CILCO, on the other hand, argues that although its reservoir receives part of its water from the 9920-acre watershed, the majority of the water is pumped to the reservoir from the Illinois River. Using the Board's definition of a "perched" or "sidechannel lake" CILCO argues the first requirement, erection of artificial diking, was fulfilled in this instance by the construction by CILCO of a dam in connection with its power plant in order to create a reservoir.
The next element is water to fill the resulting enclosure must be largely obtained by withdrawal from a nearby body of water such as a lake or river. CILCO argues "largely" is defined generally to mean to a great extent or chiefly. CILCO had established a pumping station on the Illinois River for the purpose of supplying water to the reservoir and this pumping station imports about 63 percent of the water necessary to maintain the planned reservoir level from outside the watershed area.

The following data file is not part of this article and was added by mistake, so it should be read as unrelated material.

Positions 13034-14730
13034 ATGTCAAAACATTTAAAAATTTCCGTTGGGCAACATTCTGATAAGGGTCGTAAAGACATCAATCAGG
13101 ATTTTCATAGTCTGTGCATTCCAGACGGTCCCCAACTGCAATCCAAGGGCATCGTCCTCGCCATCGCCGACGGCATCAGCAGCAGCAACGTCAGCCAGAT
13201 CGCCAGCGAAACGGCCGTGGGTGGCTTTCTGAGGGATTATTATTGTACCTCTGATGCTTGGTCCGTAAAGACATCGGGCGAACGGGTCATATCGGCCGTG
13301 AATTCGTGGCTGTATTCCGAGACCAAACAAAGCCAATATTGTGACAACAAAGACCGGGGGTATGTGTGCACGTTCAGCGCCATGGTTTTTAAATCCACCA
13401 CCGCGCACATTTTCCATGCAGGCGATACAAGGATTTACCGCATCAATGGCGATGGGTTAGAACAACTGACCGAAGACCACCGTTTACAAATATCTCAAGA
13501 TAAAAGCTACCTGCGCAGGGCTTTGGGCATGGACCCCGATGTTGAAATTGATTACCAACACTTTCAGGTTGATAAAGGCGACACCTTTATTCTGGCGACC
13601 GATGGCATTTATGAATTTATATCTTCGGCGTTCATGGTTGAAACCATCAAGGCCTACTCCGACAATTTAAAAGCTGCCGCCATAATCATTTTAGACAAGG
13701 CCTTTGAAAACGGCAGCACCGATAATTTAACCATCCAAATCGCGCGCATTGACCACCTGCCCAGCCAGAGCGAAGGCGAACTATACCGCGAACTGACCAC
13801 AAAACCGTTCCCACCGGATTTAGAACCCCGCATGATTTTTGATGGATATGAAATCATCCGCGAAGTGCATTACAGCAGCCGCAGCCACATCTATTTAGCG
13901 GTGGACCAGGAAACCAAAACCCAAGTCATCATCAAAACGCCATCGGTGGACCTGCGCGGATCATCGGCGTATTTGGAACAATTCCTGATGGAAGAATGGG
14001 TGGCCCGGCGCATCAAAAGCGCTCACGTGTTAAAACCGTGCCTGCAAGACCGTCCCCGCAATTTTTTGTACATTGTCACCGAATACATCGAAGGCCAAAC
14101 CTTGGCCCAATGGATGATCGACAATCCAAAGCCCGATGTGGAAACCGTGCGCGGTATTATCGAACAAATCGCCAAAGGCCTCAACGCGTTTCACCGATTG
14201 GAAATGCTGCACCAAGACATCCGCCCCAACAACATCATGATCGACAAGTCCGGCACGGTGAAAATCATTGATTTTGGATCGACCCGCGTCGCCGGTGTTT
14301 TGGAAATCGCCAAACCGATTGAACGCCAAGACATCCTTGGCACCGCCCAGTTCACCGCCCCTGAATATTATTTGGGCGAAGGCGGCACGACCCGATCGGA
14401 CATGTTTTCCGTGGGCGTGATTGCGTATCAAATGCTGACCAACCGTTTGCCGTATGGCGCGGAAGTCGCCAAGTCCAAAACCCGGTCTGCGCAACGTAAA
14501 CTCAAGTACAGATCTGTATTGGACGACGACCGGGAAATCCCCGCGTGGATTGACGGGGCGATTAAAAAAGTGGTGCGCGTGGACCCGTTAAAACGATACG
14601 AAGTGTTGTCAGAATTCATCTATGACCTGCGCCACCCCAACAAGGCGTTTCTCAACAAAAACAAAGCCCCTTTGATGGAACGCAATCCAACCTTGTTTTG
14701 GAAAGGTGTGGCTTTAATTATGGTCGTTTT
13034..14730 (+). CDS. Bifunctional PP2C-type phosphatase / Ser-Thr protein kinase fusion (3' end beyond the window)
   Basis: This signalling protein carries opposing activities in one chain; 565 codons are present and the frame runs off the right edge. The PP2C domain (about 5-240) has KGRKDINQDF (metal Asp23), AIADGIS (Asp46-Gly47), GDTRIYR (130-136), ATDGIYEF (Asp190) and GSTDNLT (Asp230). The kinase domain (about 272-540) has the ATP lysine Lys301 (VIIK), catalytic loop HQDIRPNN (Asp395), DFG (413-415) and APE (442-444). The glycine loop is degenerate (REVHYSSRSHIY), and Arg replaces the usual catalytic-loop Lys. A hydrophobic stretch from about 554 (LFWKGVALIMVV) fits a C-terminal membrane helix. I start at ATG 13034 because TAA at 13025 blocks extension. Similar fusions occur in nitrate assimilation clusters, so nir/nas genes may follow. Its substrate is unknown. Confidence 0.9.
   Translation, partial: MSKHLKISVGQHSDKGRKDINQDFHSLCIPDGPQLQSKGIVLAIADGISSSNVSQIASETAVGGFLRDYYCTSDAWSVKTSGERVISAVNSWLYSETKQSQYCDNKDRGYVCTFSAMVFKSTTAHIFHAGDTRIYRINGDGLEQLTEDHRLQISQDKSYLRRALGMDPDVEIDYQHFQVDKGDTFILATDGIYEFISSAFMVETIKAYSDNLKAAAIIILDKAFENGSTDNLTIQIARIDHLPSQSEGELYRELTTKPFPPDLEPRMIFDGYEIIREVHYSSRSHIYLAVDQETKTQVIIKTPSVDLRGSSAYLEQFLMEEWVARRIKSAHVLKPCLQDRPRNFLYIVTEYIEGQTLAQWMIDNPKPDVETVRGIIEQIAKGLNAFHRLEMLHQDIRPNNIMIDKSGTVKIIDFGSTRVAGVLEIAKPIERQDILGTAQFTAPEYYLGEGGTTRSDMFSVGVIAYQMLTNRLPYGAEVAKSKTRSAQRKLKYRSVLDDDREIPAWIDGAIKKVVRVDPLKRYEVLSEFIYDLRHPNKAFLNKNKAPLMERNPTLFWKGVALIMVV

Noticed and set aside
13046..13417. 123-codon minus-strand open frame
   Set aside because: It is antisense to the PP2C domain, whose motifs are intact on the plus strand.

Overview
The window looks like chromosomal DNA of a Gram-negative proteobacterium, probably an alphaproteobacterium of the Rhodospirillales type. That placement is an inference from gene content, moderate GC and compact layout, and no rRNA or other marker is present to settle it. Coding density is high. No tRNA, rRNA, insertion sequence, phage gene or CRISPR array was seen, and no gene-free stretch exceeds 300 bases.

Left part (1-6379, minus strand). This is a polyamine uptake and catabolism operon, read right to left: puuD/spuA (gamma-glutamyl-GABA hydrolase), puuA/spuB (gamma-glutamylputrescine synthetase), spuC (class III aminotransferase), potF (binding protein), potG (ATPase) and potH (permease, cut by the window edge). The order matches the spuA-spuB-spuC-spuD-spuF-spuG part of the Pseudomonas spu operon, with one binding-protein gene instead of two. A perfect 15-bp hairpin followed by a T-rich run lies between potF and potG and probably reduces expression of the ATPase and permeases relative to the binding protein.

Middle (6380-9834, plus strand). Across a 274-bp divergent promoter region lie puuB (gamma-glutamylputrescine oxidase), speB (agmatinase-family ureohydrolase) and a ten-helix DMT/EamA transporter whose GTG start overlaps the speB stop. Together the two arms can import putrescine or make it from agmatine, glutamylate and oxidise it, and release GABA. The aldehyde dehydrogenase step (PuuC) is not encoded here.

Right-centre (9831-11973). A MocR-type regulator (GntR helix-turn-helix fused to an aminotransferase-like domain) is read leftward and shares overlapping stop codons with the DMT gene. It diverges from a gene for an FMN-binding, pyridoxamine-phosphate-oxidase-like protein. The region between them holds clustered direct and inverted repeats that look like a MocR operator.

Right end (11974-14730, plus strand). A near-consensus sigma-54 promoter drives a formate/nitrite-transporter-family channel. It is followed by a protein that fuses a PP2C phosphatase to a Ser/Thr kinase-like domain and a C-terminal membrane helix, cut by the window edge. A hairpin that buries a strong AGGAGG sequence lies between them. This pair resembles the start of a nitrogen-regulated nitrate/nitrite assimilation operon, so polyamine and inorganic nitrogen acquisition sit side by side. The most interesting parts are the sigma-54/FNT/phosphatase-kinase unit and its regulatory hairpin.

CILCO has to keep pumping into the reservoir because the cooling process evaporates the water from the reservoir. In In re Water Quality and Effluent Standards Amendments, Cooling Lakes (1975), 18 Ill. P.C.B. Op. 681, the Board stated natural land contours "may" form part of the impoundment such that some run-off from adjacent lands enters these lakes. The record shows there would be run-off from the watershed of the Duck Creek area. Regardless of which estimates by the witnesses regarding the amount of the annual run-off is used, the amount of water pumped from the Illinois River would be substantially greater than half the total amount. The water in the Illinois River and the reservoir is, of course, "protected waters of the state" but the ...